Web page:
Plans to build a wind farm in the rural area near Trochu and Huxley face objections from residents who are worried about effects on their health.
Ontario-based FPLE Canadian Wind, a subsidiary of Florida-based FPL Energy, is in the early stages of planning the Ghost Pine Windfarm. It would include 54 wind turbines generating 81 megawatts.
A file for the application has been opened with the Alberta Utilities Commission, but AUC officials have not yet received a completed application, public affairs officer Jim Law said.
The towers are going to be too close to people’s homes, say Huxley-area property owner Dale and Dianne Moran.
Dale Moran said he has seen enough evidence to suggest that noise and vibration from the turbines, mounted on 122-metre towers, would cause serious health issues for people living nearby.
“We’re not against it, but there’s got to be some common sense going on,” Moran said.
He feels wind projects should be placed in more sparsely populated areas, like Calgary-based Greengate Power’s project underway at Halkirk, east of Stettler.
The Morans and two other families who share their concerns have filed an objection with the AUC. They also presented their concerns in May to a meeting of Kneehill County council.
The county filed a letter with AUC in December 2008 stating that it would support the project in general, as long as it fit within municipal bylaws and the Municipal Government Act and there were no “significant” public concerns.
Objections the group first raised are now gaining support from a rising number of people who he feels were not fully informed when the company started signing up property owners interested in having turbines erected on their land, said Moran.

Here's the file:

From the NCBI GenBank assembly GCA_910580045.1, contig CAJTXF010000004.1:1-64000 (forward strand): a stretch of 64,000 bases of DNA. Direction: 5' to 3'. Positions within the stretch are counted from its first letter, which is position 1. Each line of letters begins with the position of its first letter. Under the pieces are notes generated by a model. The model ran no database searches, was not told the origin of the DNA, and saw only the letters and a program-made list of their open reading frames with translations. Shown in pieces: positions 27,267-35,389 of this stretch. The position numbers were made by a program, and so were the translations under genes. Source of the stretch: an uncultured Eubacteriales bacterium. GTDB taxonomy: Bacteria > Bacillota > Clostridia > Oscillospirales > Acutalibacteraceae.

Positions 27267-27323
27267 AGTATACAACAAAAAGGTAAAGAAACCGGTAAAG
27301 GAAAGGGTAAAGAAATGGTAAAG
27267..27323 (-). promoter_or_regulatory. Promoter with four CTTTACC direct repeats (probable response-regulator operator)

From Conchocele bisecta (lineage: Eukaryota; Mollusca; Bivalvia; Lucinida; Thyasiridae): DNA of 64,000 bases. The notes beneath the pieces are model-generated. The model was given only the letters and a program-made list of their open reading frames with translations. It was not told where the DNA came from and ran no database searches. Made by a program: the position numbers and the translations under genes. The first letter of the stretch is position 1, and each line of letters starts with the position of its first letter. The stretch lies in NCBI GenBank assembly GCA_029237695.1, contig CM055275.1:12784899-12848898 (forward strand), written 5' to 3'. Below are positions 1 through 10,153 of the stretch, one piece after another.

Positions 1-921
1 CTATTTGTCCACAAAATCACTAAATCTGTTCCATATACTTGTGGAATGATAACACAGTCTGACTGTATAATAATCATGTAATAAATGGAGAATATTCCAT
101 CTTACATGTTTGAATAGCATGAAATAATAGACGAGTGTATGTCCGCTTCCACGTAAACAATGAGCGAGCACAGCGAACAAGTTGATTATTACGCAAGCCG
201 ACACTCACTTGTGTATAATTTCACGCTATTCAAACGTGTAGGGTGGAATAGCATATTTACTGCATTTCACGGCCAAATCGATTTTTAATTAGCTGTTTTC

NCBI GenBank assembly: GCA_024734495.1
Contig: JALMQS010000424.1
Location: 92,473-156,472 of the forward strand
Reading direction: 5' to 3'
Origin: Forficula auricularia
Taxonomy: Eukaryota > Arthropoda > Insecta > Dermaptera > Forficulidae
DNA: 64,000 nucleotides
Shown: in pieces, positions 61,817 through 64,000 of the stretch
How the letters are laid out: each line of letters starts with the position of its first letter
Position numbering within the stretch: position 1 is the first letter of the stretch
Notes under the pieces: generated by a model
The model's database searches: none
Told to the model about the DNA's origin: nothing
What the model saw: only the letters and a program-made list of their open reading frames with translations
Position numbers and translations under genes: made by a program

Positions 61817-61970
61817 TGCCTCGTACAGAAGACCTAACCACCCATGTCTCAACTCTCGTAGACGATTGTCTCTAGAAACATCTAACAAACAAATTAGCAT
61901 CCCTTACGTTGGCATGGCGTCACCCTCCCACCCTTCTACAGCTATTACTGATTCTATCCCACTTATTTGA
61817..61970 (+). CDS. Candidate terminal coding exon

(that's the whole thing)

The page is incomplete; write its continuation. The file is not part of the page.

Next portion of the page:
“I’ve got three pages of people’s names . . . that want their concerns known.”
People did not get the full story during one-on-one sessions with company representatives who hosted open houses to discuss their project and solicit support, he said.
The AUC will not take any action on the Ghost Pine project until it has received a completed application, including a report on public meetings held to discuss the proposal, said Law.
Once the application is received, the AUC will publish a notice inviting input from people who may be affected by the project, he said.
If there are objections, the AUC will hold a public hearing to gather evidence both for and against the project.
The AUC provides funding to any people or groups who can show that they will be directly affected, said Law. The funding is meant to help them hire witnesses and perform any other tasks that will help them build a solid case, he said.